Twenty schools in the western suburbs are closed Tuesday because they don't have air conditioning. They're part of Indian Prairie School District 204 which includes Naperville, Aurora, Bolingbrook and Plainfield.
School Closings: See the latest Chicago-area school closings
They have fans working overtime at Brookdale Elementary School Monday night. But Naperville District 204 officials have decided with temperatures in the 90s expected, the fans are not enough to keep the school open on Tuesday. Brookdale is one of 20 schools in the district that will be closed because of the heat.
"I know a lot of other moms are actually happy that there is no air conditioning in the school, that the kids were able to stay home. I know a lot of the other moms were talking about keeping their kids home anyways. So we're happy they'll be home, cool and safe," said Tina Burke, mother.
"I was actually pretty excited because I don't like a school that much," said Jonah Elston.
White Eagle is one of the other elementary schools that will close. The district's five high schools and seven middle schools all have air conditioning.
In nearby Aurora, 17 schools without air conditioning will be open but will dismiss early to avoid the warmer afternoon temperatures. On Monday night at U.S. Cellular Field, the Sox have special cooling areas for over-heated fans with air conditioning and misters.
The heat caused problems for commuters on the South Shore train Monday evening. According to the Northern Indiana Commuter Transportation District, high temperature speed restrictions were enforced until 8 p.m. on Monday night and commuters encountered 10-20 minute delays on all trains.
The summer may be winding down, but it's not over just yet.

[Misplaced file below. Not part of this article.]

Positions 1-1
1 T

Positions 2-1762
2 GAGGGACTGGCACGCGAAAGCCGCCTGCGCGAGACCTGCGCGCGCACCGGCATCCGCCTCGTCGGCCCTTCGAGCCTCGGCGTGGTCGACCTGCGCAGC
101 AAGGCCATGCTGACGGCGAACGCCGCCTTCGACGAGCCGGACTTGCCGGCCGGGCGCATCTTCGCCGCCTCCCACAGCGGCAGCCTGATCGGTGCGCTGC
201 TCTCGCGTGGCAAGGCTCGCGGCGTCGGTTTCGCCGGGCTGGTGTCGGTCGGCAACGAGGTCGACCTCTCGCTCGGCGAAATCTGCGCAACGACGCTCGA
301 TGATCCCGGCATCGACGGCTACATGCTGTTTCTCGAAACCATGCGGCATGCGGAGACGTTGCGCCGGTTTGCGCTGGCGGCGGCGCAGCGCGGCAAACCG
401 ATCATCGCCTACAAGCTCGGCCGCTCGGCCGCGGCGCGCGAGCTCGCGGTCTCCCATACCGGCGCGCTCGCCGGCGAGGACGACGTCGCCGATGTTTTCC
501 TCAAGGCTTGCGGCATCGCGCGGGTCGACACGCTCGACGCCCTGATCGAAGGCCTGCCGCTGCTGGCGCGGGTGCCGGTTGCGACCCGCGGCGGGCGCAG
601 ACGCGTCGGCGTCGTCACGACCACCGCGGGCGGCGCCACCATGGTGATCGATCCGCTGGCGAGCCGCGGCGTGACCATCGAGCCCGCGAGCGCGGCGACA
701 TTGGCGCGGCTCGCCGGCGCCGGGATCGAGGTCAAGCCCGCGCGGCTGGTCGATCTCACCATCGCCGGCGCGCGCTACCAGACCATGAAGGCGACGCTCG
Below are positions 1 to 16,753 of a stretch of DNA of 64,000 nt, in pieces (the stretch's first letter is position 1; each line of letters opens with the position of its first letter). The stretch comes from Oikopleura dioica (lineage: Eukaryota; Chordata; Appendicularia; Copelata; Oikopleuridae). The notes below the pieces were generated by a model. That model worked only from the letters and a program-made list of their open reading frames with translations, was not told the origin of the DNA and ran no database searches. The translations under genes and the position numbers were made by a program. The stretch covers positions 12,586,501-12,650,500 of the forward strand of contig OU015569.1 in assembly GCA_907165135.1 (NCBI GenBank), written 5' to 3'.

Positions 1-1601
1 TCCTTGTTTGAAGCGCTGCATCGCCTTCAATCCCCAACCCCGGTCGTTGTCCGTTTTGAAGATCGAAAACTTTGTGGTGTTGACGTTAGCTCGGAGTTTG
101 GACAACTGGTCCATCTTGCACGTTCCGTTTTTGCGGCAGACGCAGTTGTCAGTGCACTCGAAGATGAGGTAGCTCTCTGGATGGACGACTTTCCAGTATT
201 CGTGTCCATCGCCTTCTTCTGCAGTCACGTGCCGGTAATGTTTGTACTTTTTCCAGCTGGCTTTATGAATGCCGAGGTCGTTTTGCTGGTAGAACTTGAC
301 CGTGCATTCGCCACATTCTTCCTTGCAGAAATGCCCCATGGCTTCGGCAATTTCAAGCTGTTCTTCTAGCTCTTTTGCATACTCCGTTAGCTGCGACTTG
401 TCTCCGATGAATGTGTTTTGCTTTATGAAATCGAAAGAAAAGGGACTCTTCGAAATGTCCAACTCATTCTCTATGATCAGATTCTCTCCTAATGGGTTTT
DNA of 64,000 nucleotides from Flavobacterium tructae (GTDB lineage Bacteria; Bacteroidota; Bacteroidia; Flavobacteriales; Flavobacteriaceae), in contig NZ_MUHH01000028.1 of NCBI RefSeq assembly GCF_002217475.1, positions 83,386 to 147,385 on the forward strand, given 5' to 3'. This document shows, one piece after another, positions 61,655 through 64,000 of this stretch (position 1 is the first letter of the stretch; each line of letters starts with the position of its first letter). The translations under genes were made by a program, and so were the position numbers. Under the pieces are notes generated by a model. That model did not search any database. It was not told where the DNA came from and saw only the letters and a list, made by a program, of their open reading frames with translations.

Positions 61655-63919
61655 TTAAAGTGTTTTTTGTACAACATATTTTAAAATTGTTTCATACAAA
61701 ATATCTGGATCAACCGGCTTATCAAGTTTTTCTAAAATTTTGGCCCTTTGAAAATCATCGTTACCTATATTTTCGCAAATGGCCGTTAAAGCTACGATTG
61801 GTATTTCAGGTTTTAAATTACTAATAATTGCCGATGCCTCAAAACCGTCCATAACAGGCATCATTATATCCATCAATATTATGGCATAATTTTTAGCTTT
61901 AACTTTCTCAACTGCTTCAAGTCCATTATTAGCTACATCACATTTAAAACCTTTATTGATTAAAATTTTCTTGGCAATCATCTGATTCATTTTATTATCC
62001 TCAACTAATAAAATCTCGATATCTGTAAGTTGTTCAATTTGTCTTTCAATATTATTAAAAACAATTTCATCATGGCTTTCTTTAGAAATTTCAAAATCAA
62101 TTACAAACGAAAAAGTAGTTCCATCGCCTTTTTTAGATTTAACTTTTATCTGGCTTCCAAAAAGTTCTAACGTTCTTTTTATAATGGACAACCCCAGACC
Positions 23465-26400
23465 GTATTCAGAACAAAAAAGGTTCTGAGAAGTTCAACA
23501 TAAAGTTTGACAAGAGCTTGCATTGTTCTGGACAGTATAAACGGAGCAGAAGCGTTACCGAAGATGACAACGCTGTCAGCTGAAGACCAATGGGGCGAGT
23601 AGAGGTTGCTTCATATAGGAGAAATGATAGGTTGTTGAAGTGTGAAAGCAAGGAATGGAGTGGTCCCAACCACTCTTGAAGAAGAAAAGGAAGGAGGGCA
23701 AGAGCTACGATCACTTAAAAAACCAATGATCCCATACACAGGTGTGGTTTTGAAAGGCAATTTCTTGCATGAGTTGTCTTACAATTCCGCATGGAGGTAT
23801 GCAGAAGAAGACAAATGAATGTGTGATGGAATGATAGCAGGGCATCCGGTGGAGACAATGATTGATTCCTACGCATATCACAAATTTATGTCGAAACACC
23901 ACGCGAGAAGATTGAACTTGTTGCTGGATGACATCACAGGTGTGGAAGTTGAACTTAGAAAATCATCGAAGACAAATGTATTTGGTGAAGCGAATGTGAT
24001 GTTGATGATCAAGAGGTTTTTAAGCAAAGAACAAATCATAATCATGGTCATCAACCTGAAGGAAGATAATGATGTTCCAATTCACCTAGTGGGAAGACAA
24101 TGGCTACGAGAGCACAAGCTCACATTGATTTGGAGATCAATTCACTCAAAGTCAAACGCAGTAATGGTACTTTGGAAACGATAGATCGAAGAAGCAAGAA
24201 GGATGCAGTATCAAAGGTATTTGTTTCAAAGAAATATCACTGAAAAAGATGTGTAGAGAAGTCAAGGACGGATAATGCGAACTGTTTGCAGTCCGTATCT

"We live a few blocks away from the beach so we look forward to these days," said Shelby Harris, beachgoer.
At 12th Street Beach, several folks were out enjoying a lazy Monday in the sun, the benefit of having a weekday off.
"I hope we'll have lots of Mondays like this but I guess they are winding down. It's sad," said Izet Husic, beachgoer.
Monday's hot weather didn't keep some folks from their daily workout.
"It's a hot day for a run, yeah, but you gotta be smart. And take it easy. That's why we walk a little before we start again," said Alex Garcia, runner.
King salmon anyone? These gentlemen wrapped up a day of fishing under the shade of Jackson Park with a pretty nice catch.
"As long as you're out here those issues and problems leave you. You can't take them home but while you're out here this water calms you down. It's soothing, it's relaxing," said William Powell, fisherman.
And it wasn't a bad day for a round of golf either. We caught up with Phil and Reginald teeing off at Jackson Park's 16th hole.
"We go to a driving range one day, we play one day. It never helps, we always play badly, but we always have a good time," said Phil Gant.
But not everyone can enjoy the outdoors. Mold and ragweed counts are particularly high this week. For those with allergies, the hot September weather is far from a blessing.
"This year, my allergies are worse than they have been in the past earlier in the year. I'm feeling symptoms now that I would have felt maybe in mid-October," said Hilda Vazquez, allergy sufferer.
At Northwestern Memorial Hospital, Dr. Anju Peters says the allergy season does seem to be getting longer, but that's no reason to stay inside.
"Be outside during the later parts of day when pollen counts are lower. Also change your clothes when you get inside. Keep your windows closed and stay in the AC while pollen counts are higher, which is early morning hours," said Dr. Anju Peters, Northwestern Memorial Hospital.
Though it is the mold count that is extraordinarily high on Monday, doctors say ragweed will be the most problematic allergen over the next few days.